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Democratic presidential candidate Hillary Clinton during a campaign rally at the Derry Boys and Girls Club in Derry, N.H., on Feb. 3, 2016.
Adrees Latif—Reuters
Bates is the founder of The Everyday Sexism Project and the author of Everyday Sexism

Back in January, Republican Presidential candidate Ted Cruz was caught on camera suggesting that voters might spank Hillary Clinton in the same way he would spank his 5-year-old daughter for lying. Accusing Clinton of lying about the Benghazi attack, Cruz said: “I’ll tell you in my house, if my daughter Catherine, the 5-year old, says something that she knows to be false, she gets a spanking. Well in America the voters have a way of administering a spanking.” In the video clip, the audience, almost all male, can be seen laughing appreciatively.

Now New Jersey Governor Chris Christie has apparently doubled down on the metaphor, according to journalist Matt Katz, who tweeted Christie saying: “I’ll beat her rear end on that stage and afterward she’ll be relieved that I didn’t serve her with a subpoena.”

As several women have pointed out, it’s difficult to believe that this is something that actually needs saying, in 2016, but using this metaphor is sexist and demeaning. It hardly commends anybody hoping to convince the 53% of American voters who are female (not to mention those in the 47% who respect and care about women) that they are presidential material.

What makes matters worse is that this is just the latest in an endless slew of misogynistic attacks on Clinton, who is regularly bombarded with abuse that entirely fails to critique her policies in favor of prejudiced personal attacks.

A quick history of such abuse would include the ridiculing of Clinton’s laugh, famously dubbed the “Clinton cackle”—a term that (deliberately or not) carries an implicit association with that other great misogynistic slur: witch. Then there’s the endless speculation about her hairstyle and fashion sense and the accusations that she is too feminine or not feminine enough. Not to mention the international consternation about whether Clinton should be considered too frumpy or too sexy, with the exposure of about a centimeter of visible cleavage almost too much for some in the media to bear.

More recently, of course, Clinton has been experiencing the joyful combination of both sexist and ageist criticism, kicked off by Rush Limbaugh all the way back in 2007 when he asked: “Will this country want to actually watch a woman get older before their eyes on a daily basis?”

The suggestions that an older woman couldn’t possibly be trusted in the White House hit their peak after the announcement of Chelsea Clinton’s pregnancy in 2014, which gave rise to endless deliberation and columns about “President Grandma.” How could Hillary possibly combine grandmotherly duties with presidential responsibility? How could all her pesky female hormones be trusted around the nuclear button? Strangely, people don’t seem to be freaking out in the same way about grandfather and presidential candidate Jeb Bush.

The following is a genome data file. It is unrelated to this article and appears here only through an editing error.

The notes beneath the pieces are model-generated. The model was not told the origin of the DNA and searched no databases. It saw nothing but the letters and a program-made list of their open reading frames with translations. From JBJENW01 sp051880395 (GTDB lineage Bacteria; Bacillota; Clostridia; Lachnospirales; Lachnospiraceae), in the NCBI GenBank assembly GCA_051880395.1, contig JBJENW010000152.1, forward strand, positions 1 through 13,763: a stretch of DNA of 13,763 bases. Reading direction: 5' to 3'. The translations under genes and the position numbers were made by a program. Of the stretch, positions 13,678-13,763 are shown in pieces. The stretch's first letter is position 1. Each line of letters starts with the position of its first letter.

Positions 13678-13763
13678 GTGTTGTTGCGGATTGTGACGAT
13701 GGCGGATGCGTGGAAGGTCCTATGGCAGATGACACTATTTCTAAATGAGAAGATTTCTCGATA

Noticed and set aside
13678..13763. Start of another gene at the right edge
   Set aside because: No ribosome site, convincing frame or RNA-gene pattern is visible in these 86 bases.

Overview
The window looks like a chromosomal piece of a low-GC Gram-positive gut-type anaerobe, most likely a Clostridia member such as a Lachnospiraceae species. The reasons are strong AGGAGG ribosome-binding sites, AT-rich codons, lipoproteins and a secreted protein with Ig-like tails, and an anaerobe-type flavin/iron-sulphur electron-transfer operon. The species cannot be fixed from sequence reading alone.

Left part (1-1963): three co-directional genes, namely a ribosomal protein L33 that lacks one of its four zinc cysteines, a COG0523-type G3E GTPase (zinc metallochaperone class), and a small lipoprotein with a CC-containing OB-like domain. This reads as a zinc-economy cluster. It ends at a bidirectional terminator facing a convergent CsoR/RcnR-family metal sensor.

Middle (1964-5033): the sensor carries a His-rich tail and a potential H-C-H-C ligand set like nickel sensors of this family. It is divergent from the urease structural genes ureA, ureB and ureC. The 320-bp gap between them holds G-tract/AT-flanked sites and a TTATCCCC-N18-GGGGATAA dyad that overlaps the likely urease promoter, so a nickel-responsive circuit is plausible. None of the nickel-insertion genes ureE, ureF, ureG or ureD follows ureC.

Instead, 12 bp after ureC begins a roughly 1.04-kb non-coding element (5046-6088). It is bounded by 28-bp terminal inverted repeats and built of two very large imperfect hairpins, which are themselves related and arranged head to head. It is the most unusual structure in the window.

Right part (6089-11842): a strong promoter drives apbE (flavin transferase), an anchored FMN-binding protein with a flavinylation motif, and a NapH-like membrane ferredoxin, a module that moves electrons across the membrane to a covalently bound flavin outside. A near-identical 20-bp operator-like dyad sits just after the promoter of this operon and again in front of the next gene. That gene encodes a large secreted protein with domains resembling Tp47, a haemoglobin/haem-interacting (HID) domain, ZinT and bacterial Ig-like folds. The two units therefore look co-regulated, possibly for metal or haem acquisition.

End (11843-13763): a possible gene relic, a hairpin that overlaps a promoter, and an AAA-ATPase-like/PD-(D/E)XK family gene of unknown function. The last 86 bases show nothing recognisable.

Even as Clinton’s status as grandmother was being used as evidence of her unsuitability to run for office, she was simultaneously attacked for cynically using the situation to her advantage. Accusing Clinton of talking too much about her family, one strategist said: “I don’t need her to drown me in estrogen every time she opens her mouth.”

Ironically, the references to spanking have swung the dial back the other way, reverting to a sexist infantilization of Clinton, both implicitly and (in the comparison to Cruz’s 5-year old daughter) explicitly. The attempt to cast powerful, confident women as naughty little girls is nothing new, but it smacks of desperation. In December, Donald Trump’s campaign attacked Clinton supporters for talking about a “war on women,” with a spokeswoman saying: “They want to burn their bras and complain about equal pay and being treated as men, and the second they get criticized for anything they start acting like 9-year-old little girls.”

The impact of sexist attacks on women in politics shouldn’t be underestimated. They have a trickle-down effect, influencing voters and strengthening existing prejudice amongst the electorate, in the same way that coded language used by politicians both creates and reinforces sexist and racist stereotypes.

One high school senior who wrote in to the Everyday Sexism Project, of which I’m the founder, reported hearing students in her English class describe Clinton as “kinda a b-tch.” Another young women described hearing her parents joking about Clinton’s “frigidity.” When young people grow up hearing these kinds of insults and slurs used against female politicians, it doesn’t just risk harming their confidence in them as potential leaders; it also sends a clear message to girls that politics isn’t for them. It suggests that the political arena is a male sphere, and that women who dare to venture in are fair game for arbitrary lambasting on the basis of their looks, weight, clothes, relationships, sexuality and pretty much any other personal qualities that are completely unrelated to their political prowess. Putting off half the talent can only reduce the overall quality of the field. Sexism in politics isn’t just bad for politicians; it’s bad for us all.

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